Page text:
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Oracle E-Business Tax (EBTax) Categories are Critical to Tax Success

by | Apr 19, 2018 | Oracle EBTax, Sales Tax, VAT/GST

EBTax CategoriesProduct categories, or purchasing categories, are one of the key drivers for tax outcomes in almost any tax calculation tool. Oracle E-Business Tax or EBTax as so many affectionately refer to it, is no different. In fact, categorization of what you sell or buy is a cornerstone of how EBTax work is leveraged to calculate Sales and Use Tax or VAT.

Oracle Categories (Inventory or Non-Inventory based)

Oracle EBTax provides two ways to leverage categories in tax determination, Inventory based and Non-Inventory based. The Inventory based are exactly as they sound they are based on a category setup from the Oracle Inventory module. The Non-Inventory based are clearly not Inventory based but rather a setup that is done in EBTax so that Categories can be leveraged where Inventory is not Installed.

Categories mapping Starts at the Beginning

One of the first steps in any EBTax regime rollouts is to get the Product Categories mapped properly to tax statuses(rates.) The category list needs to be worked. Cleaned up, validated and then mapped to the proper tax outcomes. So when we start a new install tax effort the first thing we ask for is the category list.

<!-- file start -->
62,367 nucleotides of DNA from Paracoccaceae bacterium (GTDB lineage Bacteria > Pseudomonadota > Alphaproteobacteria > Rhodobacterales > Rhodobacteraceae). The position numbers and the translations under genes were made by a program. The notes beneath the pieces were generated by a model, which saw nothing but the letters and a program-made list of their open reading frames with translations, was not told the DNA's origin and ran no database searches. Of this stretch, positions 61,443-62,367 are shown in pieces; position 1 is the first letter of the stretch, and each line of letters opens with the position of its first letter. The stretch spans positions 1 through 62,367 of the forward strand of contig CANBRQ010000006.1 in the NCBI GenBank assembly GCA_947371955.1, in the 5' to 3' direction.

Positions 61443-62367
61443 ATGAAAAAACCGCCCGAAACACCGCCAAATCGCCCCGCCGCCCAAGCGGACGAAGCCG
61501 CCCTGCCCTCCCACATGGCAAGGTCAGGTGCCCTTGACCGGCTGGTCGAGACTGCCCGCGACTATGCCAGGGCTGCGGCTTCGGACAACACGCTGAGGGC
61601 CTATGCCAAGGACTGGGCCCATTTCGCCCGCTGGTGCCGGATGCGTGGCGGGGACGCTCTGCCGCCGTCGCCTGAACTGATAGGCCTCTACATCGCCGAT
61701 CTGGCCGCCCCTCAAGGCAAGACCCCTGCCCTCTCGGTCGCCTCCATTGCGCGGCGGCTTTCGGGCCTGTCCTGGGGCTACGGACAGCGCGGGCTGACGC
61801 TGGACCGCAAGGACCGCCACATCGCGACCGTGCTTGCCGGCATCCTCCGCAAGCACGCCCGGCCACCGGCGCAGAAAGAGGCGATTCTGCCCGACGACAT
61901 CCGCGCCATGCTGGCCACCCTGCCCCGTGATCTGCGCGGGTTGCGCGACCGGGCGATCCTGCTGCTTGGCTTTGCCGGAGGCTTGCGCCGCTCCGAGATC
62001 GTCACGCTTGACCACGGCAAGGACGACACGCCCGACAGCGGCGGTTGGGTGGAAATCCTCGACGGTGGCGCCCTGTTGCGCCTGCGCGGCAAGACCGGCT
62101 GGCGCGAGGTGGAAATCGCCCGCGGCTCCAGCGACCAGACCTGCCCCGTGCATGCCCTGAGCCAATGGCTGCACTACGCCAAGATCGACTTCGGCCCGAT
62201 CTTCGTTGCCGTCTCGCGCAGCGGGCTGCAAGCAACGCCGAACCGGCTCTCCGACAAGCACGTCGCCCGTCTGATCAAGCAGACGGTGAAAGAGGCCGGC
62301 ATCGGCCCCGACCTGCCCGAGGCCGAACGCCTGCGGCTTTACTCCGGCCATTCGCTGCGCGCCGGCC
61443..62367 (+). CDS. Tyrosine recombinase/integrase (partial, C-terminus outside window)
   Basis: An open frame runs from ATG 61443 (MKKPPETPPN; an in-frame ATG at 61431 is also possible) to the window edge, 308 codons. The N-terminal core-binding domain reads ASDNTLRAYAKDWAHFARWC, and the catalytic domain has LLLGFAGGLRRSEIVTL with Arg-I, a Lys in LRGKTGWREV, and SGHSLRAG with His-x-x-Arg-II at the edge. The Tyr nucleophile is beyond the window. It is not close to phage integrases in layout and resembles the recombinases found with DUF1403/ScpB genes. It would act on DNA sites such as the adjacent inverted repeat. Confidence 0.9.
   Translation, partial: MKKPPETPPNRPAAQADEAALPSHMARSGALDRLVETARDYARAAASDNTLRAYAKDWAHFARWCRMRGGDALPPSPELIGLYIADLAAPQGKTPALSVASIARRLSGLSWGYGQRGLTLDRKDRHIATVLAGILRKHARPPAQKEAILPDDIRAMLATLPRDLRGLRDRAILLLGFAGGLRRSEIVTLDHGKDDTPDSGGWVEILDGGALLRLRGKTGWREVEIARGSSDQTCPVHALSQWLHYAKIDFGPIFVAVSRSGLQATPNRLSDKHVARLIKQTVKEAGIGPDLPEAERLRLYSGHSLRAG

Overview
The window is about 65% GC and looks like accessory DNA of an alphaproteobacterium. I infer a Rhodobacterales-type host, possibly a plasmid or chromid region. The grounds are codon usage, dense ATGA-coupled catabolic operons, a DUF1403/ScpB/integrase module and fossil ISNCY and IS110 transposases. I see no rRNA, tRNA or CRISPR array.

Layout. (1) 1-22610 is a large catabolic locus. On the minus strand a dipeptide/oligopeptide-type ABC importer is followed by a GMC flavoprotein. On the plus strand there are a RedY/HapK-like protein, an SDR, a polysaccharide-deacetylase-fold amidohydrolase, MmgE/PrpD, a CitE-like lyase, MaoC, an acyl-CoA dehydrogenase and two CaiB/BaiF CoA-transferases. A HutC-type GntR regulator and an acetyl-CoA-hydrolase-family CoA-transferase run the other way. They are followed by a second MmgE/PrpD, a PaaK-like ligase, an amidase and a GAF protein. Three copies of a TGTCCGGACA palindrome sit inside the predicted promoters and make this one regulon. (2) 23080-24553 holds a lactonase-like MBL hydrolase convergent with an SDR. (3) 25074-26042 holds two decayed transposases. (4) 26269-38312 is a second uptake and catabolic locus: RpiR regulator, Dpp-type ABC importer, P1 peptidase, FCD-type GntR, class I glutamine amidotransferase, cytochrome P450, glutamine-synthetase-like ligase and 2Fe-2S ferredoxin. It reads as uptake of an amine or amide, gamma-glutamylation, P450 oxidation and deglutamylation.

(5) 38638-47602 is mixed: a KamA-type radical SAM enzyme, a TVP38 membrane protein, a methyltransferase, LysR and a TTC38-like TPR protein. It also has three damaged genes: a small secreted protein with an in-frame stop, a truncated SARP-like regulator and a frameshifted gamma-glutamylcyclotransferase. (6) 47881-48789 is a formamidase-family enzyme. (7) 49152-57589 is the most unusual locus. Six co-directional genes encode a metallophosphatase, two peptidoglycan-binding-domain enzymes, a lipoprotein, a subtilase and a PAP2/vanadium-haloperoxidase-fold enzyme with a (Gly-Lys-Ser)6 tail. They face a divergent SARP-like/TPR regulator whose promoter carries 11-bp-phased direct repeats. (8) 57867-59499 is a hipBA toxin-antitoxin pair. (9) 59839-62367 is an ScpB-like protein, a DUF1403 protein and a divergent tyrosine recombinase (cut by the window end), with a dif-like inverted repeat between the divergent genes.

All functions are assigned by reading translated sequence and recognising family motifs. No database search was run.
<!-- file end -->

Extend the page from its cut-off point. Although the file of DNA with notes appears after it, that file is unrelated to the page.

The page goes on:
Who Decides the Tax Status

So now you have your solid, cleaned up, pristine list of categories you now need to get them mapped to tax outcomes. So say you have Office Supplies as a category (who doesn’t?) are those taxed a the Standard tax rate, exempt or zero etc? Many companies take the full list of categories and ship it off to their tax advisors for a ruling on either all of the categories or just the ones that the internal teams are not sure of.

All or Selective Approach in Rules?

Generally, the main source of the actual rates for EBTax tax determination deviation from standard status./rates is in the use of categories inside or Status rules.

And there are essentially two ways to approach the use of categories, all in approach or the selective approach. The all in approach basically has a status outcome for each and every category defined and does not rely on the use of a default determination outcome. Whereas, the selective approach is more a tax deviation from the standard status/rate whereby only those scenarios where the tax should not be standard i.e. exempt or reduced or zero etc would leverage categories. So in the latter case the rules would be looking for a category to see if it was in the status rule and if it found one it would use the status and the default rate from that status to deviate away from any default rate that would have otherwise been defaulted should no deviation occur.


Start early, get whatever categories you have at the start in shape to be able to play their role in being leverageable in your tax determination. Categories can drive deviations from standard rates or you can go all in. Any way to  decide to go, the sooner you get a good set of categories and a great categorization strategy in place the better and the more effective you tax regime will be

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